Spending a thrifty weekend in one of the world's most populous cities is not only possible—it's downright easy.

Credit: DEA / ARCHIVIO J. LANGE/Getty Images

Though the cost of living is rising in Beijing, there are still plenty of cheap thrills and free experiences to be had in China's capital. Spend a weekend exploring its history and art through former imperial gardens, fast-disappearing hutong neighborhoods, and vibrant creative communities.

Saturday: Gulou, Beihai Park, and Jingshan Park

Starts off the adventure at the southern end of Nanluoguxiang, a preserved hutong dating from the Yuan Dynasty (1271-1368) that is now one of the busiest tourist streets in Beijing. Accessible from exit E of Nanluoguxiang subway station (Line 6), Nanluoguxiang is home to bustling shops, cafes, bars, and snack stands, and is a good place to pick up souvenirs like ceramic teapots and kitschy t-shirts. The half-mile lane can get crowded—especially during major Chinese holidays like Spring Festival and the October golden week—but it is criss-crossed by much quieter hutongs boasting their own charm.

At the intersection of Nanluoguxiang and Beibing Masi Hutong, there is a hole-in-the-wall eatery called Tianjinwei Jianbing Guozi selling jianbing, a type of egg-filled pancake that is quintessential breakfast and street food. This particular stall makes Tianjin-style jianbing, which features youtiao (a strip of fried dough) instead of the usual baocui (a deep-fried cracker). A jianbing costs $0.65 to $0.80.

Nanluoguxiang intersects with Gulou East Street, a major thoroughfare named after the Drum Tower that used to serve as the city's official timekeeper. From there, walk east to Cafe Zarah, a long-standing cafe and restaurant with an airy courtyard and an extensive menu. At $4 to $7, the coffee is a relative splurge.

While you sip, walk the area at your own pace. Gulou East Street and the smaller hutongs that intersect it contain boutiques, cafes, and restaurants ranging from minimalist to eccentric. Hutongs worth strolling through include Beiluoguxiang (Beiluo Bread Bar, Mai Bar), Baochao Hutong (Modernista, Mr. Shi's Dumplings), and Doujiao Hutong (Great Leap #6).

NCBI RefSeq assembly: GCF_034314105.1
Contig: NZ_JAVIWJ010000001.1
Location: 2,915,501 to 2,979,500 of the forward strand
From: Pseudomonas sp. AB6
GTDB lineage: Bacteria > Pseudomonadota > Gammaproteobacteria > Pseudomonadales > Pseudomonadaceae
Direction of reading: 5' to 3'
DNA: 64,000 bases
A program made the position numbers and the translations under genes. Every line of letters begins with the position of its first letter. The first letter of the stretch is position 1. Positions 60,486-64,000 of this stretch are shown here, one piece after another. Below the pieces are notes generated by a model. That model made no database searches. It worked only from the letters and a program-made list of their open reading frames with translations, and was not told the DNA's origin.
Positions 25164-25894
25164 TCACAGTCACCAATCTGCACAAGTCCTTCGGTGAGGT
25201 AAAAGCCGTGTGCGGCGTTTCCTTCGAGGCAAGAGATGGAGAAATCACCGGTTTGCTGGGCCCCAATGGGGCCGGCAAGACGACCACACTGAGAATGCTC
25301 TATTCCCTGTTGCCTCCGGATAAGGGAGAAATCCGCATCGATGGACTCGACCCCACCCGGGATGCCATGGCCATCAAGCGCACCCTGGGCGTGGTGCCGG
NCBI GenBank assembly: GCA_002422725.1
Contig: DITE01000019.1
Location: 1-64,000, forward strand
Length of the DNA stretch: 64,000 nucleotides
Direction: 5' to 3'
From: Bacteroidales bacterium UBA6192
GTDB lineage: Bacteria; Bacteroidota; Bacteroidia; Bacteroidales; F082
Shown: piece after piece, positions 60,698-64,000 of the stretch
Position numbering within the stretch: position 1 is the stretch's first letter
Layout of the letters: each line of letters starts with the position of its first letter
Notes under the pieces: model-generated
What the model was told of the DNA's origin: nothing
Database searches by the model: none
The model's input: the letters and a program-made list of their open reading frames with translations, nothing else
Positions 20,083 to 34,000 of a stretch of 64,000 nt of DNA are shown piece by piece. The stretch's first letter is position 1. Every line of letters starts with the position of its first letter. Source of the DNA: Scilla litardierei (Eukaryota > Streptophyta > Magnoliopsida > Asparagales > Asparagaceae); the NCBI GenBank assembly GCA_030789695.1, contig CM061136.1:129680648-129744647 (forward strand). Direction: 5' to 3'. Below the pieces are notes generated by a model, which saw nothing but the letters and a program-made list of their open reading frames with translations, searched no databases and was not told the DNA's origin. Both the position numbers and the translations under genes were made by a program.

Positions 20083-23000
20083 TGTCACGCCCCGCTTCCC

At a Y-intersection with Di'anmen Street and Gulou West, you'll find the Drum Tower and its immediate neighbor, the Bell Tower. If you can handle the steep stairs, they're worth climbing for the views of Beijing. A ticket gets you access to both for about $5.

For lunch, there are many inexpensive restaurants along Di'anmen Street. Huatian Emei Jiujia (155 Di'anmen St., Dongcheng District; 86 10 6404 3097) offers faithful renditions of Sichuan dishes like yuxiang qiezi (fish-fragrant eggplant), koushui ji (mouth-watering chicken), and sweet-and-sour soup, for about $3 to $6 per plate.

Just a short walk from the restaurant is Beihai Park, a former imperial garden that was turned into a public park in 1925. You can go boating on the central lake in battery- or pedal-powered boats shaped like rubber ducks and lotus flowers. Don't miss seeing the Nine-Dragon Screen dating from 1402 and the 131-foot White Dagoba on Jade Flower Island (pictured). Admission to the park costs less than $2 per person.

If you exit from the east gate of Beihai Park you'll head straight to Jingshan Park. The pavilion that sits atop the towering artificial hill in the middle of the park offers 360-degree views, including the Forbidden City, Beihai Park, and the Drum Tower.

Cap off this day of historical sightseeing with a meal at the city's first privately owned restaurant. Founded in 1980, Yuebin Restaurant (43 Cuihua Hutong, Dongcheng District; 86 10 8511 7853) is an unassuming eatery that is still owned by the founder's family. The menu is entirely in Chinese, but all specialties are on the first page. Good bets include the guota doufu (stuffed tofu) or wusi tong (meat and cabbage rolls).

Day Two: 798 Art District and Caochangdi

Your second day is all about art, starting with 798 Art District in the northeast corner of Beijing. This famous community is housed in a series of Bauhaus-style munitions factories from the 1950s, which artists started moving into in the mid-1990s in search of cheap studio spaces. Since the area's rapid gentrification in the early 2000s, unchecked rent increases have forced out the many artists who contributed to 798's cultural rebirth.

Despite this, the neighborhood attracts local and foreign tourists alike with its shops, cafes, restaurants, colorful graffiti, and serious art galleries like UCCA, 798 Space, Galleria Continua, and Pace Gallery. Most are free.

Around a 10-minute cab ride away, there is the lesser-known artistic community of Caochangdi. Its first and most famous tenant was Ai Weiwei, who first moved out to the sleepy village to establish his studio and the China Art Archives and Warehouse (CAAW). The atmosphere at Caochangdi is much more subdued compared to its more famous neighbor, but respected centers like Three Shadows Photography Art Centre, Galerie Urs Meile, Pekin Fine Arts, Beijing Art Now Gallery (BANG), and Chambers Fine Art make the area worth visiting.

Train fans may want to drop by the China Railway Museum (1 Jiuxianqiao North Road, Chaoyang District; 86 10 6438 1317) just east of Caochangdi. Not to be confused with the branch near Tian'anmen Square, this location is the one that contains actual rolling stock from the 1960s and 1970s, including the steam locomotives that Chinese leaders Mao Zedong and Zhou Enlai rode. Not all taxi drivers know where it is, so have a map and a phone number on hand. Admission costs $3.

Sijia Chen is based in Beijing and covers the city for Travel + Leisure.